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United States Department of Agriculture

Agricultural Research Service


item Huang, Chi hua
item Earnhart, F
item Norton, Lloyd

Submitted to: Meeting Abstract
Publication Type: Proceedings
Publication Acceptance Date: 4/16/2000
Publication Date: N/A

Interpretive Summary:

Technical Abstract: Most gullies have the common feature of having water flowing in them and staying wet during the wet season. These field observations led to the hypothesis that hillslope seepage may have contributed to the formation of rills and gullies in areas with tight subsoil layers. This hypothesis was tested in the laboratory under a multiple-box system. The multiple-box system consists of separate but independent soil boxes in a sloping cascade such that runoff and sediment from aN upslope box can be discharged into a downslope one. A water supply system was used to create the artesian seepage condition. Experimental results showed severe rilling under seepage conditions and the erosion was significantly reduced under drainage conditions, indicating a strong near-surface hydraulic gradient effect on erosion. These results also imply that profile drainage can be considered as effective erosion control measure at seepage prone areas. Field practices to control seepage-induced gully erosion include: a) installation of tile drains along grass waterways to alleviate wetness along drainage channels; b) placing crushed stones over tile drains to intercept trickle flow runoff; c) using winter cover crops to both 'pull' moisture from the soil and provide both above- and below-ground biomass protection, and d) installation of water and sediment control basins to regulate the runoff discharge through the standpipes and tile drains. This presentation also demonstrates the cooperative effort between research (i.e., ARS) and field implementation (NRCS) agencies in developing an erosion research program and enhancing the scientific basis of erosion control practices.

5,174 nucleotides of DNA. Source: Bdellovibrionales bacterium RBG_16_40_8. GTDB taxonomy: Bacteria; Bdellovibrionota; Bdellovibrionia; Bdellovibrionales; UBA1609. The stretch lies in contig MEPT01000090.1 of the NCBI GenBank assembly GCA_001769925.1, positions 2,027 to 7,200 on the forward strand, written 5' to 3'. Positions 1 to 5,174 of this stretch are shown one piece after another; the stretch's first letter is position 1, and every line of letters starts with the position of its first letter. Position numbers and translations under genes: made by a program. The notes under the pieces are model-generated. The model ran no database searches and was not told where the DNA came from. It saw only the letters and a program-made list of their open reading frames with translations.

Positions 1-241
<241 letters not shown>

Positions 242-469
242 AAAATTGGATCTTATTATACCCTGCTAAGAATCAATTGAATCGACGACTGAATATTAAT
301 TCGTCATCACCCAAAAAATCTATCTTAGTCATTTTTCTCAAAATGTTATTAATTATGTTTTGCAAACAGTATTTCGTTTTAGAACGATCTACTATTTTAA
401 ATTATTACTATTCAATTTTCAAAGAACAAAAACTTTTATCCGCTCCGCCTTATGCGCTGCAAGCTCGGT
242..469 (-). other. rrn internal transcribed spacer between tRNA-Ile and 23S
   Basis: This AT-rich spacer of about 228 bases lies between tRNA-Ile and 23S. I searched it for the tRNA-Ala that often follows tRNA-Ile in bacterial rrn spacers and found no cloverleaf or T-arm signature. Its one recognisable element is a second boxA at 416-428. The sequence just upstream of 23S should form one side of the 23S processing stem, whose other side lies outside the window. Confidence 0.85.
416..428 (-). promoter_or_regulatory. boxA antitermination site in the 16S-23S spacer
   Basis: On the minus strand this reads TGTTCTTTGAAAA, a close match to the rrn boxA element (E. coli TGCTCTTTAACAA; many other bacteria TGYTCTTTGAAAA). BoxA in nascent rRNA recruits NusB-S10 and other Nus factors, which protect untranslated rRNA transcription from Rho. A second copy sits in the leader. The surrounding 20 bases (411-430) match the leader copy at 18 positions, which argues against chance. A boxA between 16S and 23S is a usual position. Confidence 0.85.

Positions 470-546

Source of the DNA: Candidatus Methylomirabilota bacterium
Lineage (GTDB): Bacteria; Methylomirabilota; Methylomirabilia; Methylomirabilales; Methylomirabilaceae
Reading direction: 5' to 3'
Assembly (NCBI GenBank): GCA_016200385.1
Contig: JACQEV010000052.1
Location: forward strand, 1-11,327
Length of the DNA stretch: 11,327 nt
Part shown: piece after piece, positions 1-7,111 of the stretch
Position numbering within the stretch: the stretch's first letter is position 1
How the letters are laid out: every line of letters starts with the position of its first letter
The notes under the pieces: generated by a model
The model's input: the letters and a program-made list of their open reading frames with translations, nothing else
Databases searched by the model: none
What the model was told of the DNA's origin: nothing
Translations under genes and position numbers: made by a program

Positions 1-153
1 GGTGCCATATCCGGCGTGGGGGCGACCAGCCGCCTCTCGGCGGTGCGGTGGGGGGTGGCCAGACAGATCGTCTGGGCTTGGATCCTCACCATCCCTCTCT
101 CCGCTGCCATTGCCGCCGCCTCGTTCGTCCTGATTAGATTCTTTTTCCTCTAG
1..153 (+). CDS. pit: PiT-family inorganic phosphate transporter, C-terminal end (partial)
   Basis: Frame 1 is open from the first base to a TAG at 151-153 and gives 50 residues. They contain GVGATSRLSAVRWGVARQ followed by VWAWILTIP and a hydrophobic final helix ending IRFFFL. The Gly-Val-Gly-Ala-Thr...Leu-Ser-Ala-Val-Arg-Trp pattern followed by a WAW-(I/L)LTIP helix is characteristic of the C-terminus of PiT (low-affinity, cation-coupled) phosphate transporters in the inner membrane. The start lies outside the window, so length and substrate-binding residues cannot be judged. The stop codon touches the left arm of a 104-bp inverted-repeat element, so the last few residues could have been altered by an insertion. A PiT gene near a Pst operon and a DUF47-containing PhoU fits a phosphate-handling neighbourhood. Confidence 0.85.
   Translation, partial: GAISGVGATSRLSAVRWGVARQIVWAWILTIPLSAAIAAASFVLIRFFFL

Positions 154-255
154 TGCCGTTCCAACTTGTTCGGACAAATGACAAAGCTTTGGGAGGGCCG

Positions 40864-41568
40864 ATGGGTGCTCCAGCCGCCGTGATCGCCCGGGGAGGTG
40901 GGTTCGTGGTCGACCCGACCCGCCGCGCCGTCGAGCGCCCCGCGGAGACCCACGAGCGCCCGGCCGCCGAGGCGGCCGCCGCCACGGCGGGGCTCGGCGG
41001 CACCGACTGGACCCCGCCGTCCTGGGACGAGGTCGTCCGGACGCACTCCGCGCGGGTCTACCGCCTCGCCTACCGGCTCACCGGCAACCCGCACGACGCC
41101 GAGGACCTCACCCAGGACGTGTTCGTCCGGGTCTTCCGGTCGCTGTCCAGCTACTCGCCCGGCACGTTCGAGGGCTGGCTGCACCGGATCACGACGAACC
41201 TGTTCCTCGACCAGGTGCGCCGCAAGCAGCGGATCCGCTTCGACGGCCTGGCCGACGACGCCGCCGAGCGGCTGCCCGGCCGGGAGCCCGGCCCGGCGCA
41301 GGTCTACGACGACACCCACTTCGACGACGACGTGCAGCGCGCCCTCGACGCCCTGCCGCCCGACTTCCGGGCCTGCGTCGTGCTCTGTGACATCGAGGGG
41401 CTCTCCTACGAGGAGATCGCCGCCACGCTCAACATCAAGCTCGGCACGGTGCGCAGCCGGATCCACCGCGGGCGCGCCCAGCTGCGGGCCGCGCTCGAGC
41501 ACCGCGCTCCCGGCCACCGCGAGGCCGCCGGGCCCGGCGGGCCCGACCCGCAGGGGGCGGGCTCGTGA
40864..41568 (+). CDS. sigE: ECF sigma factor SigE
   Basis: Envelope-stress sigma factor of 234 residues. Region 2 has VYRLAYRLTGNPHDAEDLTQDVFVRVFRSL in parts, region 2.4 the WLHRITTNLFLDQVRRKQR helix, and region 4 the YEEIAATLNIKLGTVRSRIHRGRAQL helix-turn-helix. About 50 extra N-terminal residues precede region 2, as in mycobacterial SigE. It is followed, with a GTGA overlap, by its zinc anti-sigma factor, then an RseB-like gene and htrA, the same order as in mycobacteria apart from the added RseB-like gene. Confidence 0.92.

Last Modified: 8/24/2016
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